14. Who was the best governor in Alabama’s modern history? The best Governor I personally knew was Governor Albert Brewer. As a student at Cumberland School of Law, Governor Brewer’s Professional Responsibility class  taught me the importance of professionalism and the need for ethical behavior by attorneys. He was the epitome of a true statesman.Our judicial system, as we know it today, is a direct result of his time as Governor of Alabama. During his limited tenure, the Alabama Court of Criminal Appeals and Alabama Court of Civil Appeals was established. Also, during this two year period, the Ethics Commission was created. His investment in our state and his students continues to deliver rewards to this day. If blessed to be elected to the Court of Criminal Appeals, I will earnestly strive to uphold the principles Governor Brewer taught: professionalism, integrity, and ethical behavior.
    15. What will set you apart from other candidates in this race? I believe my twenty four years specializing in the criminal law, running an office within budget for the last fourteen years, and my service to the citizens and school students will separate myself from any other candidate in my race for the Court of Criminal Appeals. Having handled hundreds, if not thousands, of misdemeanor and felony prosecutions means I will not need on the job training.As I have said before, I have handled everything from traffic tickets to capital murder and everything in between. I have tried in excess of ten capital murder cases and was able to achieve the ultimate sentence of death in at least four of those cases. Not only does each judge on the court render opinions based on the law, each judge is given a budget for his or her office that must be followed.Over the last fourteen years, I have managed personnel in two courthouse within budget, even when faced with proration. Finally, since being elected I have tried to have an impact in my community.Whether serving on the State Board of VOCAL, the Pell City Housing Authority, the DARE Board of Pell City, the Board of Directors for the St. Clair County Children’s Advocacy Center, the State of Alabama Rules of Criminal Procedure Committee, or the many other state and local boards I have the pleasure to serve on, the first priority is always the citizens of our state and community. This is especially true with the my specially designed programs  to help our school age students deal with everything from laws that affect our middle and high school students to our Cybercrime 101 presentation dealing with social media.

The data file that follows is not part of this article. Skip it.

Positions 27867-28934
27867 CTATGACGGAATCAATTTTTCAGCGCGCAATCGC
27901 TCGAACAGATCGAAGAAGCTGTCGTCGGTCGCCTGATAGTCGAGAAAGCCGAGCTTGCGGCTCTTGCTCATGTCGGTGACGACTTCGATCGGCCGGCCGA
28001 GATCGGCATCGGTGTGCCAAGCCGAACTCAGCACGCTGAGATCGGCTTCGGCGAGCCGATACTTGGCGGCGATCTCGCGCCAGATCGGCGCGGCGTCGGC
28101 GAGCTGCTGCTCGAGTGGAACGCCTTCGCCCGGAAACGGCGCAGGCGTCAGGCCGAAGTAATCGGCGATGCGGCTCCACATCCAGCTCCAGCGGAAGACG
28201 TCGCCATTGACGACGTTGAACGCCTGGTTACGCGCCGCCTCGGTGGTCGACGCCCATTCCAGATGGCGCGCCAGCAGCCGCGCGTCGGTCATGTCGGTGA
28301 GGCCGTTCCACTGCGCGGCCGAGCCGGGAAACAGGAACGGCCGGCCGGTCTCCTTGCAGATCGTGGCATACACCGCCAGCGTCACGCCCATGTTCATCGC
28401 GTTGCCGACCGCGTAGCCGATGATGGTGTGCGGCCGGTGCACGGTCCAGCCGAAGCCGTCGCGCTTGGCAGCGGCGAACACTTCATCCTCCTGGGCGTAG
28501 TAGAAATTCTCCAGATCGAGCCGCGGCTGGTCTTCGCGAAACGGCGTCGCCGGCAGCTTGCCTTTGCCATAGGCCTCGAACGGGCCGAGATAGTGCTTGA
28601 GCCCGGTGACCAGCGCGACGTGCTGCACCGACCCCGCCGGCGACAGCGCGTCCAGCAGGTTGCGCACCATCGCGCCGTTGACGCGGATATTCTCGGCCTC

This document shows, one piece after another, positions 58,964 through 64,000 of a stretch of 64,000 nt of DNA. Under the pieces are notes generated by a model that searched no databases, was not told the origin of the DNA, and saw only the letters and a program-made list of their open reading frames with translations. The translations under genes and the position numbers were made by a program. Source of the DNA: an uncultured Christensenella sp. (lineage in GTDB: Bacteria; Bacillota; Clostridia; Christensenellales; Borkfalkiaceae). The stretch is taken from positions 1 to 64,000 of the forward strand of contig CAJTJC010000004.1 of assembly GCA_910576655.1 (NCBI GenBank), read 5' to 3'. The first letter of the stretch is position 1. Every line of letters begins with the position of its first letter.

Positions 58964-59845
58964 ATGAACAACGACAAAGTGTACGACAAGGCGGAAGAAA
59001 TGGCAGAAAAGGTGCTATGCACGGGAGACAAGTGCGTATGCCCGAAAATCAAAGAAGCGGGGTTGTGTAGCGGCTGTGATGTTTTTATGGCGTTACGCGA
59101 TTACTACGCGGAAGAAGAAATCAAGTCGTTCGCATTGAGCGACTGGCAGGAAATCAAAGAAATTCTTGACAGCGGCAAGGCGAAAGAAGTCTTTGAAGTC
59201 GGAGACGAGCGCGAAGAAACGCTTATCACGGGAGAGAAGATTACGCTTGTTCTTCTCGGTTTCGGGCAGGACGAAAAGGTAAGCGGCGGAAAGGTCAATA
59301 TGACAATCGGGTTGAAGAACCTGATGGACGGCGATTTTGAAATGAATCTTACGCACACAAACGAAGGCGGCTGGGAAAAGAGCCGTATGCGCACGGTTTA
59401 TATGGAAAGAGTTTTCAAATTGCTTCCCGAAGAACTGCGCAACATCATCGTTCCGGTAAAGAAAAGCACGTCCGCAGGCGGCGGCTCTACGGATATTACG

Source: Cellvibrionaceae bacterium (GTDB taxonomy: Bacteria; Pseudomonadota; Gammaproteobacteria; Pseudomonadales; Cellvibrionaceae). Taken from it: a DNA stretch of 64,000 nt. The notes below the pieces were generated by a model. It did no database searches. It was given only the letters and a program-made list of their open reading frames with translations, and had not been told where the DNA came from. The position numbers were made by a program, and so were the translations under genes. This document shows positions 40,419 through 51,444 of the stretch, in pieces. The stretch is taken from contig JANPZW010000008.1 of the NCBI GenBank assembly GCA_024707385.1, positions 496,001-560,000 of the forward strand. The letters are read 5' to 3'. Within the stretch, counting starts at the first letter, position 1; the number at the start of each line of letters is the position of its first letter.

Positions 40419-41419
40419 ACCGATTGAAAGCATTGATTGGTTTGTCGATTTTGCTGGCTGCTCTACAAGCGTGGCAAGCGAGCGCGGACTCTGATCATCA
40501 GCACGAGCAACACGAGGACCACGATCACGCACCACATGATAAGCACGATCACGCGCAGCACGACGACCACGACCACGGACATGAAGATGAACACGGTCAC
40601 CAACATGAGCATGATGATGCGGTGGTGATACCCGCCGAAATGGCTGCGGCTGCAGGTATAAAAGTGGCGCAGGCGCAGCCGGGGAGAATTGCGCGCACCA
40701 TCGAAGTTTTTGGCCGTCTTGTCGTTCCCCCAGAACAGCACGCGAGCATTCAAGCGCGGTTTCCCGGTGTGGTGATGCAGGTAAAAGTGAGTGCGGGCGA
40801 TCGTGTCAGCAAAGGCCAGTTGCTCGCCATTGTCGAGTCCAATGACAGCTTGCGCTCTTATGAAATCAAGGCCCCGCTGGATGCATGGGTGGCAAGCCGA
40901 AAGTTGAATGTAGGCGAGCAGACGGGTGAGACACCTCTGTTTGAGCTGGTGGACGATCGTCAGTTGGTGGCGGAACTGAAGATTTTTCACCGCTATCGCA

16. What’s the first thing you read each morning? The first thing I read every morning is God’s word via a One Year Bible study. There is a short devotional followed by scripture from the Old Testament, New Testament, Proverbs, and Psalms. After that, I usually scroll through my Twitter feed to see the news of the morning.
    17. Where do you get your political news? I get my political news from Fox News, various Alabama social media blogs, and talk radio.
    18. Favorite TV series? Favorite TV series is a hard one. It would be between The Sopranos and The Wire. Just behind would be The Andy Griffith Show.
    19. Social media presence? Twitter handle? Facebook? Who posts you, campaign staff, combination?
      1. Twitter
      2. Facebook
      3. Instagram
      4. Snapchat: DA30th
    20. In 140 characters, what’s a Tweet that best describes your campaign message. My tweet would read, “Proven conservative; Faith, Integrity, Experience & Service. One who will say what the law is, not what it should be.”
    21. Hobbies? My hobbies can best be described as my kids. From softball, basketball, and baseball, including travel baseball, scheduling of time becomes a priority. Otherwise, I love to read. Recently, I have read or am reading, other than my  scripture readings to start my day, “Reading Law: The Interpretation of Legal Texts” by Associate Justice Antonin Scalia and Bryan Garner, “Nino & Me: My Unusual Friendship with Justice Antonin Scalia” by Bryan Garner, “Lead Yourself First” by Judge Raymond Kethledge and Michael Erwin, “Point Taken” by Ross Guberman, “The Daniel Dilemma” by Pastor Chris Hodges, and “Assassination Generation” by Lt. Col. Dave Grossman.
    22. Favorite sport and sports team? My favorite sport other than anything my kids are participating in, is college football. I love to watch college football, any team, but my favorite is my alma mater, Auburn University.